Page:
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Kristen Magnani was recently contacted by Trulia to lend her expert advice on purchasing new construction.
6 Mistakes to Avoid When Buying a New-Construction House
By Blake Miller | August 5, 2015 TRULIA'S BLOG \ Real Estate 101
Heed these 6 tips when buying a new home to avoid problems down the road.
It’s exciting to build a home from the ground up. There are fun choices to be made, from selecting the hardwood floors for the dining room to choosing between subway tiles or penny tiles for your kitchen backsplash. But don’t get so caught up in your love affair with your soon-to-be completed house that you forget about the things you really need to focus on.
“The key with new construction is really making sure you have the home inspected and follow up that the builder remedies the problems,” explains Keith Thompson, a real estate broker with Berkshire Hathaway HomeServices Carolinas Realty in Charlotte, NC. But there’s much more. Heed these tips when buying a new-construction home and avoid major issues down the road.
1. Hire a real estate agent
Oftentimes, buyers don’t feel a real estate agent is necessary when building a new home. After all, there’s a sales agent on-site to assist you with your questions, right? Wrong.
“Many people figure that they do not need the help of a Realtor,” says Ali Johnson, a Florida-licensed real estate agent who specializes in new construction and gated communities in Venice, FL. “They feel they can handle it themselves, and that they have a sales representative working for them in the new community that takes care of and explains everything, including the paperwork. That person works for the seller, though. They represent the developer’s interests.”
A real estate agent will work on your behalf — and because the builder pays their commission, it costs you nothing to have someone represent you during the new-construction process.
2. Do your research
The same way you may research a new car is exactly how you should look into a builder. “Make sure they have a good standing with your state’s Construction Contractor’s Board, and that there are no pending complaints or judgments against him or her,” advises Patty Brockman, a licensed real estate broker at Windermere Stellar Real Estate in Portland, OR. “Ask questions about whether they use independent subcontractors, and verify their licenses and bonds as well. Always know the amount and kind of insurance they carry, as well as the amount of their bond.”
3. Read the fine print
Many builders use purchase contracts that are much different from state-issued real estate agent documents. “Be sure to read these contracts carefully and have an attorney and your Realtor review them before signing anything,” says Brockman. “Builders’ contracts pretty much only protect the building company, not the buyer, so make sure your Realtor writes addendums that keep you protected during each phase of the purchase.” Also, make sure you review all of the warranties so you know what is covered, and what is not.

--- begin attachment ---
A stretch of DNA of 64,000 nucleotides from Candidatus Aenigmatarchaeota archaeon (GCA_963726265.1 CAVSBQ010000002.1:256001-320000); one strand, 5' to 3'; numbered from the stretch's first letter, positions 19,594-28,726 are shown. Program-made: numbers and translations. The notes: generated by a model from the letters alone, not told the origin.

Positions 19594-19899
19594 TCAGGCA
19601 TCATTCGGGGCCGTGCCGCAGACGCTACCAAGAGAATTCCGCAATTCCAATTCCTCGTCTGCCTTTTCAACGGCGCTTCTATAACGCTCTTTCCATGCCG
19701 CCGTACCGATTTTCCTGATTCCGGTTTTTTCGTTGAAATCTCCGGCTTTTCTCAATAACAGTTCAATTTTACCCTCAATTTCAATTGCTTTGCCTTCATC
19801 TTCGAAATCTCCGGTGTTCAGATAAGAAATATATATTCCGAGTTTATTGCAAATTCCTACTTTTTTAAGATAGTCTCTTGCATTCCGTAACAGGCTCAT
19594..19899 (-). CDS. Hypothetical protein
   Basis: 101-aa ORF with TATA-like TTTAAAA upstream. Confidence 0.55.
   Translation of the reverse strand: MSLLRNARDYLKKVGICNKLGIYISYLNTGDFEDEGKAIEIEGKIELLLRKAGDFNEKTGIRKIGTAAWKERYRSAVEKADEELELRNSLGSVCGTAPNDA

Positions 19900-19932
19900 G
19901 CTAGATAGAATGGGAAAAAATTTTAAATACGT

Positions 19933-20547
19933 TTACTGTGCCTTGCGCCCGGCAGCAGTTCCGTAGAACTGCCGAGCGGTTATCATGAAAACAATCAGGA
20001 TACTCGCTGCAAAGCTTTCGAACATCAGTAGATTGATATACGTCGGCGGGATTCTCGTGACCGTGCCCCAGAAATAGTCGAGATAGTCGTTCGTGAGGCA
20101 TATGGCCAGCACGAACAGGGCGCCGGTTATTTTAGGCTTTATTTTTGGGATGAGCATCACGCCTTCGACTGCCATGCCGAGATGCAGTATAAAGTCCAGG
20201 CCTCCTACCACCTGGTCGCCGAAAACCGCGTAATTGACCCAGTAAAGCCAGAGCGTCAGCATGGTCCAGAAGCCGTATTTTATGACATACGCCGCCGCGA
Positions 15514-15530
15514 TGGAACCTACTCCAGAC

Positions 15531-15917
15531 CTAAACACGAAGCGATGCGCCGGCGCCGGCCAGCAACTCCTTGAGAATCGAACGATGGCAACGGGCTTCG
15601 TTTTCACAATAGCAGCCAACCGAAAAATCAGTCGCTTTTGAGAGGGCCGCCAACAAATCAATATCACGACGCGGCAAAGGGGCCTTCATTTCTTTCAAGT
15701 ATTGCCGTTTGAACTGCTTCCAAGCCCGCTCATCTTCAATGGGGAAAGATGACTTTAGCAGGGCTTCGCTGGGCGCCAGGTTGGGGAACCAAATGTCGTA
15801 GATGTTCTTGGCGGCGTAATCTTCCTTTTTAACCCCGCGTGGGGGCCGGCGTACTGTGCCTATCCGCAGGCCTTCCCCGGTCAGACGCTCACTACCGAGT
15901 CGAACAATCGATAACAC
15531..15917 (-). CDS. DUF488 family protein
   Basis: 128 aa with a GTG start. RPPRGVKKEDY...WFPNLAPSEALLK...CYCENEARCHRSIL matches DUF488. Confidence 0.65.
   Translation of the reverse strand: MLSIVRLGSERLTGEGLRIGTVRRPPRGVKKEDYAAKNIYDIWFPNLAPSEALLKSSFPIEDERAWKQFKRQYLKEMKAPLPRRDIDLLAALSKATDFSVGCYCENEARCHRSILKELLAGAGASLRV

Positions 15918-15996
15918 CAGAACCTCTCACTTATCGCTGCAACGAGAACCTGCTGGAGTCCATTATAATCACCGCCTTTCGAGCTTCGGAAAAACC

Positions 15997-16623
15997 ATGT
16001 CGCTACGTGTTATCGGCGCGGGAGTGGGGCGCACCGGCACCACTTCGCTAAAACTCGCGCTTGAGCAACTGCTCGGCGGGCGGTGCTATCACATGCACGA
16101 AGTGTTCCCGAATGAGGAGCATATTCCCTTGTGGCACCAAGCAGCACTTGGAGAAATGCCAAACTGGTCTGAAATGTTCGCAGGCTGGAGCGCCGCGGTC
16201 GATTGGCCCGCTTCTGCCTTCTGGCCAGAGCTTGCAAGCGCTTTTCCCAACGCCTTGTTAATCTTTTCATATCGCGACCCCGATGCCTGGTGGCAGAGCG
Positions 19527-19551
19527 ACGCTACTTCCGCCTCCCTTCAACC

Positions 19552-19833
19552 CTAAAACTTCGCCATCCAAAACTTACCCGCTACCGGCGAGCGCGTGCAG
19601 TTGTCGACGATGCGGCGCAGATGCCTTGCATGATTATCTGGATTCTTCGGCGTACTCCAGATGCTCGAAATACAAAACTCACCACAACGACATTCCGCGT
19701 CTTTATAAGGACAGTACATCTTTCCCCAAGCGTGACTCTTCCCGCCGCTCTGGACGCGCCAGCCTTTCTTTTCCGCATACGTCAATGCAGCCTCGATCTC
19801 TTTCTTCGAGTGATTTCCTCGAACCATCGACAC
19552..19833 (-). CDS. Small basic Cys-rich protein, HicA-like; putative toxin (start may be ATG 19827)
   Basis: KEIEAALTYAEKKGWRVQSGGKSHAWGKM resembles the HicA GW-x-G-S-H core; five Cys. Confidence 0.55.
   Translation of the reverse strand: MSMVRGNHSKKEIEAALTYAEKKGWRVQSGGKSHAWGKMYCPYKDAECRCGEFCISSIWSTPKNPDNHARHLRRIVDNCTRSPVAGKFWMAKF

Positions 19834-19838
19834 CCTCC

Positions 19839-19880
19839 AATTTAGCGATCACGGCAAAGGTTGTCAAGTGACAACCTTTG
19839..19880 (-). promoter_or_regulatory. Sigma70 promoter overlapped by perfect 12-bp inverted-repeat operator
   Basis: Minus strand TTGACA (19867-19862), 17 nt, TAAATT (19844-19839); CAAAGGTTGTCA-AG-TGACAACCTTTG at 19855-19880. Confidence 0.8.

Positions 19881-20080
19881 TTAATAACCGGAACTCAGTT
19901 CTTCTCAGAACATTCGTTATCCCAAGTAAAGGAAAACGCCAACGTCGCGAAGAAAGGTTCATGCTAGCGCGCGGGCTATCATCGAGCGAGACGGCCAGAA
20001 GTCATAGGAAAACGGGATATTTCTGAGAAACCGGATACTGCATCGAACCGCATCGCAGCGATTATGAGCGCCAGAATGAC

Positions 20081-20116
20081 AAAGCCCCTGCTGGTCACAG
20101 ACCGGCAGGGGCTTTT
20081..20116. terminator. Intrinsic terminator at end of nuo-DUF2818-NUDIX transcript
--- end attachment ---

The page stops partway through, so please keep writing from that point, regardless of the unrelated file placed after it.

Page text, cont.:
4. Ask what’s included
“A lot of buyers have a ‘what you see is what you get’ attitude when it comes to building a new home and looking at the model home,” explains Kristin Magnani, an associate broker with Rutenberg, a real estate brokerage firm in New York City.
Model homes are decked out with all the bells and whistles, explains Magnani, including high-end light fixtures, appliances, trim work, architectural detailing, and more. Avoid assumption and ask questions about every add-on or, better yet, ask the sales agent for a complete list of the extras in the model unit such as extra can lights, heights of doors, tinted windows (found mainly in high-rise apartments), and more.
“Does the house come with appliances? Window coverings? AC? Landscaping in the front and backyards? Automatic garage door openers? Sprinkler system?” says Brockman. “Always list in detail anything that you expect, if it is not expressly disclosed in the contract.”
5. Get inspected
Home inspections aren’t just for previously built homes. In fact, the majority of real estate agents will recommend that you have the home inspected not only after it’s completed but also before drywall is installed.
“As the housing market has heated up, the pace of construction has also increased,” explains Keith Thompson. “Overworked subcontractors and city or county inspectors are human and can and do make mistakes when they have too much on their plate.” Avoid things such as uneven walls or electrical or cable outlets in unfortunate locations (e.g., 4 feet to the left of where your TV is supposed to hang) by having pre-drywall inspections.
6. Do a walk-through
After an inspection, it’s critical to do a walk-through with the builder. It’s during this time that you can point out major cosmetic issues (such as nail pops or chips in cabinetry) or any other major issues, such as missing landscaping that was included in your contract.
“Never close on a new-construction house without doing a final walk-through to ensure that all of the punch-list items have been completed to your satisfaction,” recommends Brockman. “The last thing you want after you move in is a bunch of contractors doing touch-ups and finish work while you are trying to enjoy your new house.” Plus, if you don’t address it before closing, you may have a hard time getting the builder to fix anything once the home is officially yours.